A pear, lime and coconut water smoothie could be the 'ultimate hangover cure'

·2-min read
Fresh Pear Juice in a glasses with fresh fruits on light background
A smoothie of pear, lime and coconut water could relieve a hangover. [Photo: Getty]

A greasy fry-up and bloody Mary may be “just what the doctor ordered” after a heavy night.

But scientists from the Institute of Chemical Technology in Mumbai claim a smoothie of pear, lime and coconut water could be the “ultimate hangover cure”.

The concoction boosted levels of an enzyme that breaks down alcohol by up to 70% in the laboratory.

Speeding up the metabolism of alcohol is thought to prevent the toxic compound acetaldehyde from building up in the body, triggering hangovers.

READ MORE: A hangover-free alcohol substitute is in development

Most of us have been hungover at some point in our lives, but few likely understand the science behind their splitting headache.

Fatigue, drowsiness and nausea set in when ethanol - a chemical compound in alcohol - reaches a level of zero in the blood, the scientists wrote in the journal Current Research in Food Science.

This suggests it is the break down of alcohol that triggers unpleasant symptoms, they added.

Natural anti-nausea remedies like ginger have been suggested as “hangover cures”, however, the evidence supporting them is limited.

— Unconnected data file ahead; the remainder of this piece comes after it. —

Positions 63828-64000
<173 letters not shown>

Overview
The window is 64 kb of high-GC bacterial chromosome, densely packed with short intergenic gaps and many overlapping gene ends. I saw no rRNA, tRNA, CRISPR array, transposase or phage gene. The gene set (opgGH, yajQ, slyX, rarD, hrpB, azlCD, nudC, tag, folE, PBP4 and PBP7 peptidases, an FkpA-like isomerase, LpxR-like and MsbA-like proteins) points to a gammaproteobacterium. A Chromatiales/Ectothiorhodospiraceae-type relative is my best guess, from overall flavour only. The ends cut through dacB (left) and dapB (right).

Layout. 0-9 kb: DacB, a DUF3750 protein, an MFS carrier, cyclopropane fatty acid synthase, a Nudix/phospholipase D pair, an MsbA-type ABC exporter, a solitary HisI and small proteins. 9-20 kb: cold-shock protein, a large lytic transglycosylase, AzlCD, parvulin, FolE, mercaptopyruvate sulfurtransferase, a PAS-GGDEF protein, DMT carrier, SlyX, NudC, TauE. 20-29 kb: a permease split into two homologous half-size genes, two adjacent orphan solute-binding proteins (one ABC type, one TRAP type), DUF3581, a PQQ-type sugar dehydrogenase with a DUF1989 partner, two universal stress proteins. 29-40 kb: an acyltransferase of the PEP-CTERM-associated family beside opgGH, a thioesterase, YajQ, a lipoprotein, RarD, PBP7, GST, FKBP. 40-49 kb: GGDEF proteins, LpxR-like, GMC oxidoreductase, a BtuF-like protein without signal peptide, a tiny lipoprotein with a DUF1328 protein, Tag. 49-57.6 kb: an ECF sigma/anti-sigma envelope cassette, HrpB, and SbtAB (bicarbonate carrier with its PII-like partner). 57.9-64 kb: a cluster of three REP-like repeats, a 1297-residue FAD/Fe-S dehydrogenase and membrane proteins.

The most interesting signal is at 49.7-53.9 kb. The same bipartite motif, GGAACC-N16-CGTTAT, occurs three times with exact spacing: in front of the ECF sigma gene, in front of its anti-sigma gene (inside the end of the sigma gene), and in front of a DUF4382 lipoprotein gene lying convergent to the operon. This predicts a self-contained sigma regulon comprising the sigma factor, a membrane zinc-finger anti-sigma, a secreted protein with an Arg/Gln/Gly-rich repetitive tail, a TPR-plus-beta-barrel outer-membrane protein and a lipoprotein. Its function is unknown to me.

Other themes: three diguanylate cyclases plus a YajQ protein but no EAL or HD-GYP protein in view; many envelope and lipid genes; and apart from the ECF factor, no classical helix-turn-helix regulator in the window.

READ MORE: Can you actually cure a hangover?

To learn more, the scientists looked at levels of the enzyme alcohol dehydrogenase (ADH), which breaks down ethanol.

They also examined the activity of aldehyde dehydrogenase (ALDH), the enzyme that removes aldehyde.

Aldehyde is created when alcohol in the liver is broken down by ADH. The toxic compound is thought to trigger hangovers, as well as brain damage if someone drinks excessively long term.

The team exposed a range of food and drinks to ADH and ALDH in the laboratory.

The food included fruit, vegetables, pulses, dairy, spices and egg, while the drinks were tea, coffee and cocoa.

The scientists found “few” boosted the activity of ADH or ALDH. However, when they created a juice of 65% pear, 25% “sweet lime” and 10% coconut water, ALDH activity rose by 70.02%.

ADH levels were also enhanced by 23.31%, the results show.

READ MORE: How to avoid a hangover

By boosting these enzyme activity levels, acetaldehyde may be more “rapidly eliminated” from the blood, the scientists wrote.

Adding tomato, cucumber and cheese to the mix made it even more potent, if less palatable.

A taste-test panel enjoyed the pear, lime and coconut mix, but found “all formulations containing vegetable juices not acceptable”.

While many rely on coffee to get through a hungover day, the results also show it reduced ALDH activity by up to 53.44%, a “large magnitude”.

Other foods that will do your hangover no good include oats, peanuts, millet, cloves, nutmeg, mace and cinnamon.

“Commercial anti-hangover products” were also found to have the opposite effect of what they promise, the results suggest.

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